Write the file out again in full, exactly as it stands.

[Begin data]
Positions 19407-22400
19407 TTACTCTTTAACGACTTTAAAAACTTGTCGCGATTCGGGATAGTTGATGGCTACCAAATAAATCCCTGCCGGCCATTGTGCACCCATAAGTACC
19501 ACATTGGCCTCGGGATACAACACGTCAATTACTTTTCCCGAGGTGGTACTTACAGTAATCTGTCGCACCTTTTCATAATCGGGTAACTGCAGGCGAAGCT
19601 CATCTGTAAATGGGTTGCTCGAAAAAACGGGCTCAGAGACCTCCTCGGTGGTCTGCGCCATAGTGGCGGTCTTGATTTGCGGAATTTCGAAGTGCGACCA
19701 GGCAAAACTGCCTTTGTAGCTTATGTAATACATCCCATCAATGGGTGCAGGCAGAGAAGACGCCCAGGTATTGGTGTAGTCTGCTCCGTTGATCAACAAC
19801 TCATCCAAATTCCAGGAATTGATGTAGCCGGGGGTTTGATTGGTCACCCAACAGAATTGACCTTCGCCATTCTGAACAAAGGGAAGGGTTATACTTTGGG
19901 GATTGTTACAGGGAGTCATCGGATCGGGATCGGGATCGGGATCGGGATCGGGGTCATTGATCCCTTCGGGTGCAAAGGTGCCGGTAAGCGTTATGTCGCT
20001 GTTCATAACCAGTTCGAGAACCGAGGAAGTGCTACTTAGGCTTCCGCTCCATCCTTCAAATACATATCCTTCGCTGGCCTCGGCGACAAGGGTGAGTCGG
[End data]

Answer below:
Positions 19407-22400
19407 TTACTCTTTAACGACTTTAAAAACTTGTCGCGATTCGGGATAGTTGATGGCTACCAAATAAATCCCTGCCGGCCATTGTGCACCCATAAGTACC
19501 ACATTGGCCTCGGGATACAACACGTCAATTACTTTTCCCGAGGTGGTACTTACAGTAATCTGTCGCACCTTTTCATAATCGGGTAACTGCAGGCGAAGCT
19601 CATCTGTAAATGGGTTGCTCGAAAAAACGGGCTCAGAGACCTCCTCGGTGGTCTGCGCCATAGTGGCGGTCTTGATTTGCGGAATTTCGAAGTGCGACCA
19701 GGCAAAACTGCCTTTGTAGCTTATGTAATACATCCCATCAATGGGTGCAGGCAGAGAAGACGCCCAGGTATTGGTGTAGTCTGCTCCGTTGATCAACAAC
19801 TCATCCAAATTCCAGGAATTGATGTAGCCGGGGGTTTGATTGGTCACCCAACAGAATTGACCTTCGCCATTCTGAACAAAGGGAAGGGTTATACTTTGGG
19901 GATTGTTACAGGGAGTCATCGGATCGGGATCGGGATCGGGATCGGGATCGGGGTCATTGATCCCTTCGGGTGCAAAGGTGCCGGTAAGCGTTATGTCGCT
20001 GTTCATAACCAGTTCGAGAACCGAGGAAGTGCTACTTAGGCTTCCGCTCCATCCTTCAAATACATATCCTTCGCTGGCCTCGGCGACAAGGGTGAGTCGG